Pippa’s Island: The Beach Shack Cafe

Outside, kids were running, shouting, playing and laughing. If I closed my eyes it sounded just like the playground of my old school back in London. But instead of cool and misty air, the sun shone down bright and hot. The air smelled different too. All sea-salty and spicy. And of course the biggest difference was that almost everyone was a stranger.

Pippa and her family might have moved to an idyllic island town, but that doesn’t make it easy. She has left behind friends she’s known since nursery school in London, and moved across the world to Australia, where everything seems different. On top of that, they are living in a caravan in her grandparents’ garden while Mum puts everything into renovating a run-down boatshed she wants to make into a cafe bookshop. Pippa isn’t sure it will work, but when she makes some new friends, things start looking up.

The Beach Shack Cafe is the first title in a new series following Pippa’s new life on Kira Island. Pippa faces the challenges of a new start with the help of her thoughtful, if slightly distracted, mum, and through trial and occasional error.

Young readers will love the island setting and will look forward to more installments.

Pippa’s Island 1: The Beach Shack Cafe, by Belinda Murrell
Random House Australia, 2017
ISBN 9780143783671

Marvin and Marigold: A Christmas Surprise by Mark Carthew ill Simon Prescott

On the first of December, Marigold Mouse
found a rather large box at the front of her house.
Ms Marigold Mouse
Busselton Road
*Do not bend*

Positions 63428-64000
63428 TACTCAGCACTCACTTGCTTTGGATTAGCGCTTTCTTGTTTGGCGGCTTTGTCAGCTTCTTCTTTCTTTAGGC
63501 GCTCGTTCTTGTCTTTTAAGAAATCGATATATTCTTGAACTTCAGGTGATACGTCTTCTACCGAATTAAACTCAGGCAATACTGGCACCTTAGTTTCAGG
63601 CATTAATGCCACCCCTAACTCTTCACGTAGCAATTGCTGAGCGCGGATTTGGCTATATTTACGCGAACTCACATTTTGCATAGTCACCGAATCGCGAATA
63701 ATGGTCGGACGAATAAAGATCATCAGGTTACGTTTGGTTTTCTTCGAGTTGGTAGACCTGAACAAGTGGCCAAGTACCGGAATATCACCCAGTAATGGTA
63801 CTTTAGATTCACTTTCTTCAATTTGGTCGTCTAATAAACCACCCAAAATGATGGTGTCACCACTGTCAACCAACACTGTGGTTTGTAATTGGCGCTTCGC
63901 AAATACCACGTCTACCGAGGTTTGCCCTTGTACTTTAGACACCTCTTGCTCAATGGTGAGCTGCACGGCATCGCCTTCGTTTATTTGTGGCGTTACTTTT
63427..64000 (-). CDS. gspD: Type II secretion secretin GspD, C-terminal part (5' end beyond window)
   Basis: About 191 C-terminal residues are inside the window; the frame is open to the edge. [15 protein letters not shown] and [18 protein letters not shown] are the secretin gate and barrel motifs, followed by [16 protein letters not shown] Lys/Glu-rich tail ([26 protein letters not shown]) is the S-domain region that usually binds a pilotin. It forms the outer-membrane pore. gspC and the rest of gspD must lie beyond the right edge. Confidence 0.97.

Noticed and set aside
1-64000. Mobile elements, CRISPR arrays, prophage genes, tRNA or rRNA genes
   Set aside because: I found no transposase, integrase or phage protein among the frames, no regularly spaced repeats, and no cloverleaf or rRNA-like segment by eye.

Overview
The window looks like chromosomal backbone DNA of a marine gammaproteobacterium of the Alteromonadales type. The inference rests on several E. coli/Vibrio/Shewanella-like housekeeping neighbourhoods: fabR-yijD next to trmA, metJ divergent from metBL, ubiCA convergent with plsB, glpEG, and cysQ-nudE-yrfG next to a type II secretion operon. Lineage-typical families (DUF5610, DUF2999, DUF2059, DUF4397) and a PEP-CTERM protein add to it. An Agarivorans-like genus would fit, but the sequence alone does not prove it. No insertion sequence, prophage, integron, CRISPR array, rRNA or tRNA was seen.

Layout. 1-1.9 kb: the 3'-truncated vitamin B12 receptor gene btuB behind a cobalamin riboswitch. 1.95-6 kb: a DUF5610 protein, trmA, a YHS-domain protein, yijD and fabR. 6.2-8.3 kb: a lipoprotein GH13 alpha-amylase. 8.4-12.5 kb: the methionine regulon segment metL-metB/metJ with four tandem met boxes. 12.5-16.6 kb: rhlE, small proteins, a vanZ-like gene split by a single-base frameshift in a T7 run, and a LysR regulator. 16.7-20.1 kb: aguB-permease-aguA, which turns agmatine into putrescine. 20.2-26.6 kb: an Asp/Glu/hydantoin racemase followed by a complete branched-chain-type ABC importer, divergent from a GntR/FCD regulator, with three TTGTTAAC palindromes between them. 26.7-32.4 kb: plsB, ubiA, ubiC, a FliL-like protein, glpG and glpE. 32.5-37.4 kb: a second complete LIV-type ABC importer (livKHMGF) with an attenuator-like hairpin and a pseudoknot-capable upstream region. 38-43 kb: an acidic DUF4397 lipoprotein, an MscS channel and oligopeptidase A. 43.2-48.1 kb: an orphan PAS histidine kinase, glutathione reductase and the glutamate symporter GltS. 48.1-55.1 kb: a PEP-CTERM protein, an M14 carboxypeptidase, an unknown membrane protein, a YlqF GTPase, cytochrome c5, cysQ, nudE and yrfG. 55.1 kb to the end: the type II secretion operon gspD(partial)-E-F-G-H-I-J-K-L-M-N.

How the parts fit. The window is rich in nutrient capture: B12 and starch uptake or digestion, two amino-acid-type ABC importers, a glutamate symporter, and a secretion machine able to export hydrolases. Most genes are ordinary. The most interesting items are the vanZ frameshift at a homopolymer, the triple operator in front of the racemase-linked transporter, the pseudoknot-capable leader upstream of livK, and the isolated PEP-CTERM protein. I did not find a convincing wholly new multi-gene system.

Sender: Mrs M. Mouse (Snr)

It’s Christmas and Marigold finds a box on her doorstep. She opens it to find a letter from her mother and a box full of tree and Christmas decorations, a memory in each one. From her window she spies her neighbour Marvin. His aloneness and loneliness radiates through the window, and she invites him to join her. Together they decorate the tree, share Christmas memories and celebrate the spirit of Christmas. Illustrations show a snowy Christmas, teddy bear-like mice and gingerbread-like houses.

Marvin and Marigold live side-by-side. When her parcel arrives, Marigold is happy to invite her friend to share the decorating of the Christmas tree. He brings a snack to share. Gentle rhyme details the friendship and the sharing of Marigold’s family tree tradition. Inherent in the rhyme and the illustration is the reminder that Christmas is about sharing with those around you. The final image shows the friends sitting by the fire, with both stockings hung together as they share a meal and more chat. Recommended for pre- and early-schoolers.

Marvin and Marigold: A Christmas Surprise, Mark Carthew ill Simon Prescott
New Frontier Publishing 2017
ISBN: 9781925259991